No Lifeboat From China This Time Around

China’s consumer prices rose 2.2% in June from the year before, according to data published yesterday. That rate is a 29-month low. More importantly, it has some people excited that China’s authorities have free reign to promote growth through more stimulus. They can spend, spend, spend without fear of igniting socially destabilising inflation in consumer prices.

Producer price data was also released yesterday. Producer prices fell for the fourth month in a row in China. The index was down 2.1%. ‘A full-fledged deflationary cycle has not started yet but you can see it in more and more industrial sectors. That’s a signal that it is spreading,’ economist Ren Xianfang told the Financial Times.

As we said at our China conference in March, ‘The deflation is NOW.’ Stock and commodity prices would be falling much further (and much faster) without the rate cutting and money printing at the central bank level. Easy monetary policy has acted like a brake on falling asset prices. But with stock markets failing to respond to rate cutting measures last week, some stronger, more unconventional policy may be required to keep asset prices high.

By the way, ignore the CPI numbers anywhere and everywhere you find them. None of the money fabricated by various QE efforts has leaked into consumer prices. It’s all being used as balance sheet ballast to keep banks from sinking. The exception may be China, where the 2009 stimulus money went straight into fixed asset investment and real estate speculation, which did drive real commodity prices up (like iron ore and coal).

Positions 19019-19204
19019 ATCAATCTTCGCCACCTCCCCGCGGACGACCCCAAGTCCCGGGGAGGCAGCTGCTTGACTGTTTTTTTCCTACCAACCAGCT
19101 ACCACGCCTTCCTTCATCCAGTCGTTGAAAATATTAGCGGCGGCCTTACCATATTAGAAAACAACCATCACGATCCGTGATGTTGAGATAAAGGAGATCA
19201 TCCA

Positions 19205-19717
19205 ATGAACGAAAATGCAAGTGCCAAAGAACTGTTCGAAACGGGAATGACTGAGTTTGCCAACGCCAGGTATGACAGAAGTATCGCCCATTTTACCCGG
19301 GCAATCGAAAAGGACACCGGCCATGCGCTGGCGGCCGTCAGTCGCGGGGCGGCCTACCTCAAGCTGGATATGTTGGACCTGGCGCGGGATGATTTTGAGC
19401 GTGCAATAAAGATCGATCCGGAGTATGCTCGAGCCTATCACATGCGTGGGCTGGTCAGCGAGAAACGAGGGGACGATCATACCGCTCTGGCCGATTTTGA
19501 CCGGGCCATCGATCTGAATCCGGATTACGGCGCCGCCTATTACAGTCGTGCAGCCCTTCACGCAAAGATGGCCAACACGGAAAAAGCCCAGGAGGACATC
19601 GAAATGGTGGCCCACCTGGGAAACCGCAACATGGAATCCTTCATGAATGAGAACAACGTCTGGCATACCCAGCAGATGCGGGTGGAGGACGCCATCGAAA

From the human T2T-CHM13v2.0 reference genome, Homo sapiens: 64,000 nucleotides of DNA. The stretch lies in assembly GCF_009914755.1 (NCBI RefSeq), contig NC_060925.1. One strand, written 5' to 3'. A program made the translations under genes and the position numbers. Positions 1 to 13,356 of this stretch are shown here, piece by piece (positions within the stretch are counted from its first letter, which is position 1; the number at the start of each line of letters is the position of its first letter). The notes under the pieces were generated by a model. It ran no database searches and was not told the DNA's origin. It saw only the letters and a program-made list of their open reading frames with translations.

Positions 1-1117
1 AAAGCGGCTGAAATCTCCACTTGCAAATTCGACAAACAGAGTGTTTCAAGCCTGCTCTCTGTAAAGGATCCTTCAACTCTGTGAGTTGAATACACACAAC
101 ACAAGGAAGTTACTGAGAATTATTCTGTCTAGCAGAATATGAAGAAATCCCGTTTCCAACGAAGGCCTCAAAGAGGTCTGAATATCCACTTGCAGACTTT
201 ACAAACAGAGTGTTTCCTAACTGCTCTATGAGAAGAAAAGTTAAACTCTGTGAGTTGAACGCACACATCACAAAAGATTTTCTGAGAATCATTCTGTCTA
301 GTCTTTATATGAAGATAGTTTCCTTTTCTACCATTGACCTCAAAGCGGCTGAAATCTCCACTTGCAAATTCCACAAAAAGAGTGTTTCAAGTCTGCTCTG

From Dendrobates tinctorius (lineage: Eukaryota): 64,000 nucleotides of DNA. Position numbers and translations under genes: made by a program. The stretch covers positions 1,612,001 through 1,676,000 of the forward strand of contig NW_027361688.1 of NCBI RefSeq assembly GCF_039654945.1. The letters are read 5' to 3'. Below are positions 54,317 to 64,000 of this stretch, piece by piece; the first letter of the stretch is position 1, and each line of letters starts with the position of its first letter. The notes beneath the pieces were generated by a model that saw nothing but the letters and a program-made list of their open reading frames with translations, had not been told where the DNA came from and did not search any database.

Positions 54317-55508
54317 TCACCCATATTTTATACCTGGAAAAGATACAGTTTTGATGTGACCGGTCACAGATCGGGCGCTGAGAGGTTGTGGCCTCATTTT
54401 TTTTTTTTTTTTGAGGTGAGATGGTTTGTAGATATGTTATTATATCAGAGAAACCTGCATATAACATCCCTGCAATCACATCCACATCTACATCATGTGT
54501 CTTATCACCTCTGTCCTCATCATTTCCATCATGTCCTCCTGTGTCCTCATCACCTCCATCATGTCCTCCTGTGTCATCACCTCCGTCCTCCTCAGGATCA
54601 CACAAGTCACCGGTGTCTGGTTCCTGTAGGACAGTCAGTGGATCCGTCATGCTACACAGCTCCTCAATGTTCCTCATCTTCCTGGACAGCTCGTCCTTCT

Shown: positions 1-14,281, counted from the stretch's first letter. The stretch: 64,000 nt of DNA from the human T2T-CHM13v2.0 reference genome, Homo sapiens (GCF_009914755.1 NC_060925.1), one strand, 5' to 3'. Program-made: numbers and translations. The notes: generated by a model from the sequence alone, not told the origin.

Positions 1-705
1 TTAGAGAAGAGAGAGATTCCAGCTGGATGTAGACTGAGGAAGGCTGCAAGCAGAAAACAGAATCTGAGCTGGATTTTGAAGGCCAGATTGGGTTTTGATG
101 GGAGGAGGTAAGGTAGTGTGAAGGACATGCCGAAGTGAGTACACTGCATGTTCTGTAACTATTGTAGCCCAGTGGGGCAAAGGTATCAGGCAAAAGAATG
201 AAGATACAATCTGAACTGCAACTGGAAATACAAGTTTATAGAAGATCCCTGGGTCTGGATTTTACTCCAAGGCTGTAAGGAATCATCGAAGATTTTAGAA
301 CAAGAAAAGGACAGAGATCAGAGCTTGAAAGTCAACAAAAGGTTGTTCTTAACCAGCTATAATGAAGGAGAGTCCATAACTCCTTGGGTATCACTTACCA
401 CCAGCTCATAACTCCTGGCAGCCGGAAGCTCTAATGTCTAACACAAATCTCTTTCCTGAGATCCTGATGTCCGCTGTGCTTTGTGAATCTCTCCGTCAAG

Greg Canavan makes exactly this point in his China Bust report. If you look at Australian commodity prices and the terms of trade, both had peaked and were headed down in 2009. China’s intervention staved off an even .sharper correction. Greg doesn’t reckon the Chinese have the ‘policy flexibility’ to save Australia again. You’ll have to save yourself, dear reader.


Dan Denning
for Markets and Money

From the Archives…

How to Survive Inside China’s Financial System
06-07-2012 – Greg Canavan

China’s Economic Policy of Denial
05-07-2012 – Greg Canavan

The Question China Has To Answer Fast to Save Its Economy
04-07-2012 – Callum Newman

How Investing in Commodities Can Prevent a Personal Financial Crisis
03-07-2012 – Dan Denning

Wouldn’t it Be Nice to Not Lose Money on the Australian Share Market?
02-07-2012 – Dan Denning

Dan Denning
Dan Denning examines the geopolitical and economic events that can affect your investments domestically. He raises the questions you need to answer, in order to survive financially in these turbulent times.

Leave a Reply

2 Comments on "No Lifeboat From China This Time Around"

Notify of
Sort by:   newest | oldest | most voted
My contention is that China has tried cool home prices in the places where they became too high after a massive monetary inflation post GFC. The anomaly is a product of central planning/command economy no doubt and no argument there. Maybe though not a mortgage credit/gov. policy driven bubble comparable with Australia’s. China had very high wage inflation not too long ago. Does Australia? Chinese apparently like to save in terms of houses and it’s possible they are not too interested in selling them off. Wen is also saying the government will create many low cost new homes to ease… Read more »
Gary Lee
Do you know what the mainland Chinese thinking and doing? their people work very hard for the past 20-30 years since the country open to the west. In exchange they have to hold so many US bond (debt) that USA simply won’t or can’t repaid to keep the RMB down, they borrow the money from world bank with the US bond (debt) as security. Using these loaned money to buy gold and build asset, roads, building, city and all the infrastructure for the country. They also buy as many resource from everywhere in the world at any cost and sit… Read more »
Letters will be edited for clarity, punctuation, spelling and length. Abusive or off-topic comments will not be posted. We will not post all comments.
If you would prefer to email the editor, you can do so by sending an email to